The warning symbol now appears on Nursing Home Compare next to the the name facilities that have received inspection-report citations for abuse that led to the harm of a resident within the past year — or abuse that could have potentially led to resident harm in each of the previous two years.
CMS’s decision to introduce the icon last fall set off widespread backlash from skilled nursing operators and industry advocates, who claimed that the image amounts to a “do not proceed” warning that could severely jeopardize a building’s standing among referral partners, residents, and the community at large — even if the operator has rectified the problems that led to the citations.
Kiernan echoed those fears during the NIC panel discussion.
“I don’t really want to even begin to think what happens to an operation that has that on the website,” Kiernan said of the icon. “Occupancy is going to decline significantly, admission volume is probably going to go down to nothing, and you’re going to be dropped out of any preferred provider network that you’re in.”
Despite the concerns, fewer than 5% of facilities nationwide received the icon, according to a 2019 analysis, and Thompson framed the warning as just one part of the larger calculus that lenders now face.
“When you take it in the context of everything else that’s impacting skilled nursing and senior housing, you really have to take more time and effort in understanding: How much volatility can the property take?” Thompson said. “How much volatility can your operator’s portfolio take? And do they have the capabilities to react?”
That said, Thompson and many other lenders understand that the conditions that lead to a warning icon or just a low star rating could take years to fix, and may not get solved in the relatively short due-diligence timeframe for a given loan.
That’s why honesty about past mistakes — and a clear plan looking forward — can go a long way.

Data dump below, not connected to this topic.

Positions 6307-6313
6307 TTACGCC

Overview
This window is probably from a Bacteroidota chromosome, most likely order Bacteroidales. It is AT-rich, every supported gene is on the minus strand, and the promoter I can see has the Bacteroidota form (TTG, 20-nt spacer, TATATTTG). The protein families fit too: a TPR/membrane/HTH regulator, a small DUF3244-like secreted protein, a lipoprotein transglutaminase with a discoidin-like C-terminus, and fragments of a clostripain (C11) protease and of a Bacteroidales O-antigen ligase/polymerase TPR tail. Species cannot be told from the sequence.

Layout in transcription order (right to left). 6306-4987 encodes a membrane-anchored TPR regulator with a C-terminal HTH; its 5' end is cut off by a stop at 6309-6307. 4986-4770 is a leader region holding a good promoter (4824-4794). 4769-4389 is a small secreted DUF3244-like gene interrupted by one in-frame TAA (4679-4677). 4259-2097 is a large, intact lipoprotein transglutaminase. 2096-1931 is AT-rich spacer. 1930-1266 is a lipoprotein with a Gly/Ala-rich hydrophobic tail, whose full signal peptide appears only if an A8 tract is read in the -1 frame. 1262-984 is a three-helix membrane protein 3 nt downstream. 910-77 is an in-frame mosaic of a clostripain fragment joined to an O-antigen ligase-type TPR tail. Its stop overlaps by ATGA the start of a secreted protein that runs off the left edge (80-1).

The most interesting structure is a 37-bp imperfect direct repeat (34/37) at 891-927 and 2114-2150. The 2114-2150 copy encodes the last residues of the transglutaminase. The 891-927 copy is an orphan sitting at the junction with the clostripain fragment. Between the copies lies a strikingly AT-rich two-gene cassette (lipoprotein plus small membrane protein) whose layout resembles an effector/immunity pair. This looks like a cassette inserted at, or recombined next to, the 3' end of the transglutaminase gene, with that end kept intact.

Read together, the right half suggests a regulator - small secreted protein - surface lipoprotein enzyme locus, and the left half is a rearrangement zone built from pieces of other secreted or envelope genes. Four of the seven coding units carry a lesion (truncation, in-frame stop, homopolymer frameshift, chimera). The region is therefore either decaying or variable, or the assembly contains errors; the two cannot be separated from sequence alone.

“From an investor standpoint, we try to be proactive in educating them about what’s going on in our business,” Leigh Ann Barney, president and CEO of operator Trilogy Health Services, said. “We don’t take the approach that we’re going to hide anything. If we do have a survey or a regulatory issue, we’re very open with that.”
Such discussions should also indicate a true willingness to embrace new payment models and take on risk, Thompson noted, as well as a detailed demonstration of how the operator will add value to the property over the course of the loan.
But if the provider comes to Thompson with a model from 10 years ago, the outcome usually isn’t positive.
“The meeting’s cut short,” he said. “Thank you very much, very nice to meet you — I hope that I see you in five years.”
In Barney’s view, the newfound focus from the federal government simply marks the latest milepost on a long road of consistent scrutiny from both regulators and the general public.
The methods may have changed; Barney in particular pointed to Yelp and Google reviews as a new source of information for both consumers and regulators alike.
But the solution remains the same: Good communication with lenders and families, and a commitment to quickly rectify any problems that may arise.
“Increased regulatory focus has been something that we’ve seen in the last several years, but it’s not something that we haven’t dealt with continually as skilled nursing operators,” she said.